Other than creating epic science projects for today’s fourth graders, these developments will likely have a very significant impact on the process of SEO, and on how companies will have to position themselves in order to remain relevant in a world of “answers, not links.”
The Biggest Players in Discovery Marketing: Google, Apple (& Facebook?)
Apple and Google have been carefully positioning themselves to be the biggest players in the new discovery marketing playground—both technologies let searchers receive information in new and intuitive ways. The major disruption to the current search market is the keyword in the last sentence—receive.
Instead of making users search for information by typing it in with keystrokes, Siri is a virtual assistant that delivers information to users that verbally ask questions whereas Google Now actually anticipates users’ needs.
While there certainly are differences between Siri and Google Now, they have a commonality in that Apple and Google both want searchers to be immersed in their platforms—and their platforms only. They don’t want consumers to access their tool for one thing and another tool for something else. They strive to be a one-stop shop for all consumers’ needs—search, calendar, email, contacts, etc.
This means that the more accurately and effortlessly the two can deliver relevant data to users, the more engaged their users will become. In fact, it was reported this week that Apple is in talks with FourSquare about a data-sharing deal that will integrate local data from FourSquare into Apple’s mapping application. If this partnership pans out, it will be a huge step in making Apple (and Siri) into a seamless app that users never have to leave when they’re making plans for a night out.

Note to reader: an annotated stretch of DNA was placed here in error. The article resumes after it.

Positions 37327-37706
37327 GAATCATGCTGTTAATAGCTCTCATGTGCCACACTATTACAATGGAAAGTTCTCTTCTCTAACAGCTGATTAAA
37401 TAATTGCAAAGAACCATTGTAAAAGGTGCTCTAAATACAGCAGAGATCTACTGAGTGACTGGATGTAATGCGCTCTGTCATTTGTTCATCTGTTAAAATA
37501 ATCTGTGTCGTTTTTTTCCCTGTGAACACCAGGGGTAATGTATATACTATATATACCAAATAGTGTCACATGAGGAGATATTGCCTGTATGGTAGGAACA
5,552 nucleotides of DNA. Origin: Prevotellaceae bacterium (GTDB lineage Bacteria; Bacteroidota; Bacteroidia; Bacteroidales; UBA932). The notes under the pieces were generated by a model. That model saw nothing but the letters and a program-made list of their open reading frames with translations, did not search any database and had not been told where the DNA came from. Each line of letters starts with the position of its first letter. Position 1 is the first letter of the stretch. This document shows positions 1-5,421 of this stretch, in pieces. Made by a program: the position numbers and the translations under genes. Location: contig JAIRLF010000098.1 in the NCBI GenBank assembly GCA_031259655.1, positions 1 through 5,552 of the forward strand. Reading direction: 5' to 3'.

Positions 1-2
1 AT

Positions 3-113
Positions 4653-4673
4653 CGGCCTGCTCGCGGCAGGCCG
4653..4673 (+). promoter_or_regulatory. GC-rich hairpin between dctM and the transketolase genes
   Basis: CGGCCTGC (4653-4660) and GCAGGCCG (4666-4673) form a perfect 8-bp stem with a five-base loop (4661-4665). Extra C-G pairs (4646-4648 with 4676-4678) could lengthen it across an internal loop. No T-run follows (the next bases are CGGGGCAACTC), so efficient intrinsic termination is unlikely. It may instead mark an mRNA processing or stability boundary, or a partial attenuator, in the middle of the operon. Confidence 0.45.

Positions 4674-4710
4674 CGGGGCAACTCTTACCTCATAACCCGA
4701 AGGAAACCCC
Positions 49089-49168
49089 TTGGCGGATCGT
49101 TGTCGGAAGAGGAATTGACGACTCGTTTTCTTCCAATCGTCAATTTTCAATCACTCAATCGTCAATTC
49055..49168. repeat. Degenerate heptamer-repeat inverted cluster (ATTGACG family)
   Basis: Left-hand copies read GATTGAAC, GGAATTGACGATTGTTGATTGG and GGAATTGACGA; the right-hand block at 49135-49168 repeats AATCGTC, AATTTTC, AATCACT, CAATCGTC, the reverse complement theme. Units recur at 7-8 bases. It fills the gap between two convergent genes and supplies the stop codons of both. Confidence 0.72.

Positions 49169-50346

Users that do not buy in to these kinds of all-encompassing systems, which use information they learn about a user to make recommendations or deliver better results, will likely find that mainstream and non-personalized search results are becoming increasingly rare. Brands will also find a point of diminishing returns; they won’t be able to effectively advertise to those consumers that don’t opt in to all that the technology platform offers.
Facebook is very relevant here as well. Even though it does not yet have a category-killer search app like Apple and Google, it already knows the most about its users and has the most user buy-in into its ecosystem; therefore, the platform has the most relevant user information to leverage.
Although Facebook’s brand new Graph Search is not a category-killer in search, or even a direct competitor to Google’s brand of Web search, it is a definite indication that allowing its users to discover as well as be “discoverable” is a major priority of the company.
In fact, Facebook CEO Mark Zuckerberg tellingly called out that the new feature is designed to “return to you the answer, not the links…”Facebook also rolled out a local search service just last month, which seems to be another step in that direction, as well as a major play in local.
Imagine the following scenario: I enter the location “Dallas, TX” on my Google calendar and Google serves up ads for car rental and hotel deals in the area. Furthermore, what if I were served ads and offers based not only on my location but also on search history and geographic region?